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City of Culture finalists enter closing bids

  • Date: 9 June 2010
  • Area: South East
Audiences brave the rain to watch dance performance 'Electric Hotel' at Norfolk & Norwich Festival 2010

Audiences brave the rain to watch dance performance 'Electric Hotel' at Norfolk & Norwich Festival 2010. Credit: Photo: Raphael Helle

Norwich has joined three other cities in submitting its final bid to become UK City of Culture 2013. The city was shortlisted along with Londonderry, Sheffield and Birmingham in December, with the results to be announced next month.

It was Liverpool’s phenomenal success in its year as European Capital of Culture in 2008 that provided inspiration for creating a UK-specific competition. Organised on behalf of the Government by DCMS (Department for Culture, Media and Sport), the competition will be repeated in four-yearly cycles, the second event being held in 2017.

Norwich's bid has been led by Norwich City Council in collaboration with the City of Norwich Partnership and representatives from major cultural organisations in the city. Its potential for success is boosted by its rich cultural offering which makes it a thriving hub for arts across the board. 

Broadcaster Stephen Fry said: 'The growth in the Norfolk & Norwich Festival, the establishment of the Writers’ Centre Norwich, Norwich as a City of Refuge [for refugee writers], the bid for UNESCO City of Literature and many other initiatives are all signals of the effects of the City of Culture bid which has started to change perceptions of the city.'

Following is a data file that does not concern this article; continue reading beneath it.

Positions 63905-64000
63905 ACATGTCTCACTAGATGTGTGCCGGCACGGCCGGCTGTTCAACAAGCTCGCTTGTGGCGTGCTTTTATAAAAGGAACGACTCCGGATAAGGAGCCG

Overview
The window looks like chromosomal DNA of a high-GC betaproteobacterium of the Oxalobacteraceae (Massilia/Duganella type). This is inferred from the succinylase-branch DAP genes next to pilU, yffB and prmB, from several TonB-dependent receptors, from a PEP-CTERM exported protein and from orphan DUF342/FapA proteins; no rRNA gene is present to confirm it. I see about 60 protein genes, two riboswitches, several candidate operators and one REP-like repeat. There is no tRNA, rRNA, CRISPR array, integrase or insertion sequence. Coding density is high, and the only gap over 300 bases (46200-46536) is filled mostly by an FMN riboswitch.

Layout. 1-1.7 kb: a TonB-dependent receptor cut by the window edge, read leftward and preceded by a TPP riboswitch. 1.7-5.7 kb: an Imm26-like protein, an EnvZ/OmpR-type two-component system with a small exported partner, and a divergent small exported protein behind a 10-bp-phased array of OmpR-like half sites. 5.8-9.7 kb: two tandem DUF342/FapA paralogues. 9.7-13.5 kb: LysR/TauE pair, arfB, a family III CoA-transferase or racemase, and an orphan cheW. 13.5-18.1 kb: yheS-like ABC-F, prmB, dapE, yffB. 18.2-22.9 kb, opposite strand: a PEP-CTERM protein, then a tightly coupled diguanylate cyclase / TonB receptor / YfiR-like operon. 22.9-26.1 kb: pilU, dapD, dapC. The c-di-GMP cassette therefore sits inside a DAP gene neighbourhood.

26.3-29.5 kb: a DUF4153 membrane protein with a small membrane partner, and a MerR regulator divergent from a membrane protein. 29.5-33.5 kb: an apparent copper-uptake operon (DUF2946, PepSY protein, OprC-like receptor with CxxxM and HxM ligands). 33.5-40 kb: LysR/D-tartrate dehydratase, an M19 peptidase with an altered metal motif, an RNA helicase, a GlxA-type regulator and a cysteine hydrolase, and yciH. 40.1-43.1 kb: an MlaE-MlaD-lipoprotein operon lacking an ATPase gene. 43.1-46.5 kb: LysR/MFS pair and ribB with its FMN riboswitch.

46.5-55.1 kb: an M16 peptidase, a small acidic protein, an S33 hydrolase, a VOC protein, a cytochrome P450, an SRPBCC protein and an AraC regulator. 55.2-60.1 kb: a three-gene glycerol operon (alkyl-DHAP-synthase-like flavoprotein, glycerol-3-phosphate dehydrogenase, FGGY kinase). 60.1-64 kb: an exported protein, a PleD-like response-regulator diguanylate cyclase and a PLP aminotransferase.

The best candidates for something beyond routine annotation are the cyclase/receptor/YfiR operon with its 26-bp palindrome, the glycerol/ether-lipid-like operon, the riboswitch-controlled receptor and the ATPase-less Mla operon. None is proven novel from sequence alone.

Stephen joins a number of local public figures who are backing the bid, including renowned author Amit Chaudhuri, and Spooks star Miranda Raison.

The winning city could attract funding from organisations such as Arts Council England and Heritage Lottery Fund. In addition it will be designated as host to a series of major cultural events including the Booker Prize, the Mercury Prize, and the Stirling Prize.

According to a report by Liverpool Cultural Company, the European Capital of Culture title brought an estimated 3.5 million first-time visitors to Liverpool, with the local economy bolstered by £800 million as a result.

'We’re very excited by the chance to put Norwich at the centre of the UK cultural world,' say the city's bid organisers.

'We will use this process to make new connections across the city, inspire new work and develop Norwich as a true City of Culture for the 21st century.'

In the words of a recent Tweet by Stephen Fry, 'Norwich is on its way up'.

The judging panel meets in June, makes a recommendation to the Secretary of State and will announce the winner in mid July.